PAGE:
Chapter 13: Library-based APIs. Library-based APIs are programming-language-specific APIs, such as Java and C++ libraries (instead of web APIs) that developers compile into their code instead of accessing via web protocols. If you’re documenting a library-based API, at least for the reference content, you add documentation in the form of code comments (following specific tags), and then build the output using tools like Javadoc (for Java) or Doxygen (for C++). Each library-based API has its own documentation generators that build from source and output documentation from comments in that source. Although working in the source code might seem uncomfortable at first, it’s essential to become familiar with these workflows if you want to contribute to the API’s reference documentation.
Chapter 14: Processes and methodology. This chapter dives into project methodologies to manage technical documentation work. For both extensive projects and minor documentation requests, file the requests as bugs and managing them using a Scrum-like methodology, preferably following similar management processes as your engineers. You need to understand your engineering organization’s release cycle process and plug documentation into that cadence so that you can anticipate upcoming documentation needs and orchestrate reviews in time for the releases. Besides working on new requests, you also need a method for maintaining existing documentation and ensuring quality. From SDK releases to kickoff meetings and more, you need processes to follow. To facilitate communication, tech writers should be visible and participate in the activities, forums, and channels around them.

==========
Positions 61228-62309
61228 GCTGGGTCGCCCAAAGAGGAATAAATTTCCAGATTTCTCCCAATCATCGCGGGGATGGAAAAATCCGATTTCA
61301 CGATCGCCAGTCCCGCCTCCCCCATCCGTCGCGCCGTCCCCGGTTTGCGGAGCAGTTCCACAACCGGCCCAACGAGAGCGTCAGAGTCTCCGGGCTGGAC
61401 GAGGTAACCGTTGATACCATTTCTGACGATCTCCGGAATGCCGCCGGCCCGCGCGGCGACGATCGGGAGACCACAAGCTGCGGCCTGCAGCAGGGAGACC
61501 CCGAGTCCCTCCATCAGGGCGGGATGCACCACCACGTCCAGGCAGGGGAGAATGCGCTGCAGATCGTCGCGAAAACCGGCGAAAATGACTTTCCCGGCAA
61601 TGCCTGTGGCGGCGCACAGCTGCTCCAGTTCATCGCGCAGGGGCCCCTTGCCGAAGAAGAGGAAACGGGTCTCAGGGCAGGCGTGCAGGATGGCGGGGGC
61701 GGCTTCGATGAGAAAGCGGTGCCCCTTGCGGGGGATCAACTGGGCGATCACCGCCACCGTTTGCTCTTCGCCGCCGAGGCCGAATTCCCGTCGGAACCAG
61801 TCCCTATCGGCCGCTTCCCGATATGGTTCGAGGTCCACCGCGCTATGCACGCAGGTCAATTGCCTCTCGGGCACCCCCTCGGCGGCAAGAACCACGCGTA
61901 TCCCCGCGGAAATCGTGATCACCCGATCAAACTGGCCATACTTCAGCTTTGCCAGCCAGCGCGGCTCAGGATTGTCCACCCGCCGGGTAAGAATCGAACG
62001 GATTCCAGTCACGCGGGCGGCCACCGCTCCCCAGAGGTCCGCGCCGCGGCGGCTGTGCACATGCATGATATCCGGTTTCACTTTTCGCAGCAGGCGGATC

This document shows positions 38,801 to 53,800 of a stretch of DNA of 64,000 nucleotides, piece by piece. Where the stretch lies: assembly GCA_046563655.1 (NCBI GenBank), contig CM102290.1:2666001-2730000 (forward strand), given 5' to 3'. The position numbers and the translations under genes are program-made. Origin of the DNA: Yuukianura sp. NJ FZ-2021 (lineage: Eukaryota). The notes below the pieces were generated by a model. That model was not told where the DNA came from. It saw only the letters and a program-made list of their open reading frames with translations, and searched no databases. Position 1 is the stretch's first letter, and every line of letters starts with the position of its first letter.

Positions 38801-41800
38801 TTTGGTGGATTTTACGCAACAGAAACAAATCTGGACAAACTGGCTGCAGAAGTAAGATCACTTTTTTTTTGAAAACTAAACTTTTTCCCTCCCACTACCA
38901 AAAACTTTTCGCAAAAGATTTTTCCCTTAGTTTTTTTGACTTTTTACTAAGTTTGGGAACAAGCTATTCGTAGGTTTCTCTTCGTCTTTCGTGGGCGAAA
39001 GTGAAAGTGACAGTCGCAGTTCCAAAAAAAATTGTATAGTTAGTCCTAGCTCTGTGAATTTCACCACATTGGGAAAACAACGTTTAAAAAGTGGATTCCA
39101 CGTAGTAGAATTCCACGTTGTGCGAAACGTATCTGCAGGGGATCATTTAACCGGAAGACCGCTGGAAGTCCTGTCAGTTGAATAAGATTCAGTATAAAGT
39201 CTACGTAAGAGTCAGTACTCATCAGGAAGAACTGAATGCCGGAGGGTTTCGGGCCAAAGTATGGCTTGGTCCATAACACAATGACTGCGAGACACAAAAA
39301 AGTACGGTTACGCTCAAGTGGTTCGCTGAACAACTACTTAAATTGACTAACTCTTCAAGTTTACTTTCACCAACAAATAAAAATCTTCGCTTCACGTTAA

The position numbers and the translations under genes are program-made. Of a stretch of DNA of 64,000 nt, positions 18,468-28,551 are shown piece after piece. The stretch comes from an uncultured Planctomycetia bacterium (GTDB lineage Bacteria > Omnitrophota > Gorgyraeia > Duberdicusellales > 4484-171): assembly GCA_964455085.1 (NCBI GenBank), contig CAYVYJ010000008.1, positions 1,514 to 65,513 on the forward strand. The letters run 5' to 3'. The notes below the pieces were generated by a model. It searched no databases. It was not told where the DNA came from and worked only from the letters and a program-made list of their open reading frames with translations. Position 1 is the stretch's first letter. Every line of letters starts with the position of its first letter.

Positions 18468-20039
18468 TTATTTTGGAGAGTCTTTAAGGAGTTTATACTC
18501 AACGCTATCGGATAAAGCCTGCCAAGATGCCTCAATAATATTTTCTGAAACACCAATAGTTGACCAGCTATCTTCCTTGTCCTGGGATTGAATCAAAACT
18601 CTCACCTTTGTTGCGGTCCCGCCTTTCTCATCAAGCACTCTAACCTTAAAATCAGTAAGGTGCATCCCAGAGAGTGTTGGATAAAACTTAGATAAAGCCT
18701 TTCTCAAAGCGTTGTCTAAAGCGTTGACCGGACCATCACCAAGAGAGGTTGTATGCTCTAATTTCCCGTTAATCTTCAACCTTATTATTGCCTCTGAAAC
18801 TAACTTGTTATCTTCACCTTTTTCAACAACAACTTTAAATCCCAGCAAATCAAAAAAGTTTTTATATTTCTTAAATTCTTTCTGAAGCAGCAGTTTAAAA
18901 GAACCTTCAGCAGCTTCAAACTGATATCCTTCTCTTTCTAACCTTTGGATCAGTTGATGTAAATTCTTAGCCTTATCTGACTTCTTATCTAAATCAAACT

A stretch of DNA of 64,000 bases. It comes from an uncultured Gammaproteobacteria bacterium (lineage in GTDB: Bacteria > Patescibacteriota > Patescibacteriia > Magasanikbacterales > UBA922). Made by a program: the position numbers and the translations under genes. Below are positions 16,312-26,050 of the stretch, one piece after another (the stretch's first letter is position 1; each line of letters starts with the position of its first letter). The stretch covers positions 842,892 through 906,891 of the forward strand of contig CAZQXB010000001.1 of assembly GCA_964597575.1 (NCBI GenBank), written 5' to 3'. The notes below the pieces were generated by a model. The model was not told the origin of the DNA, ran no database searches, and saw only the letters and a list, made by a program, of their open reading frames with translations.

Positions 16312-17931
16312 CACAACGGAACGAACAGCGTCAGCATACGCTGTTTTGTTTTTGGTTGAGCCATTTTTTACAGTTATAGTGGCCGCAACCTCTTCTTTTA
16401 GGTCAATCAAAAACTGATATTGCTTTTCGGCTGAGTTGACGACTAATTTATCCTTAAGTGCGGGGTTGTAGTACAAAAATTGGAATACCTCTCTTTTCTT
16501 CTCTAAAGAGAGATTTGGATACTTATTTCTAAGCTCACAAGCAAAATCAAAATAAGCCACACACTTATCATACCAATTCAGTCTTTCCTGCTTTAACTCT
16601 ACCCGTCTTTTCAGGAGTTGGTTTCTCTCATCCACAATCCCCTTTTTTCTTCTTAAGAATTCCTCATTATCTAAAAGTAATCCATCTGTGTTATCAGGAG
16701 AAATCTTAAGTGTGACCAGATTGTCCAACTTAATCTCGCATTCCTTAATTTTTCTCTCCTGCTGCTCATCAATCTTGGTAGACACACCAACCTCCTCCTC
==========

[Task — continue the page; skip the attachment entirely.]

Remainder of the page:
Chapter 15: Metrics and measurement. Measuring API documentation quality and tracking its improvement is a frequent management request that’s challenging to fulfill. User surveys and satisfaction scores offer some insight, but they shouldn’t be the only evaluation tools. This chapter provides a comprehensive quality checklist for API documentation and developer portals, spanning more than 70 different aspects that involve accuracy, clarity, completeness, and relevance across your API documentation. This checklist can help highlight areas to focus on and be a springboard for discussion about ways to improve your developer portal. Although scoring methods are possible, your primary focus should be to agree on clear, actionable standards for documentation quality.
Chapter 16: Glossary. This glossary provides definitions and explanations for over 130 key terms related to API documentation. The terms span a wide range of topics relevant to documenting REST APIs, including general API concepts, OpenAPI/Swagger specifics, API parameters, responses, methods, tools, project management approaches, writing best practices, and more. The terms are organized alphabetically as well as by common topic groups, allowing you to easily browse terms within certain subject areas.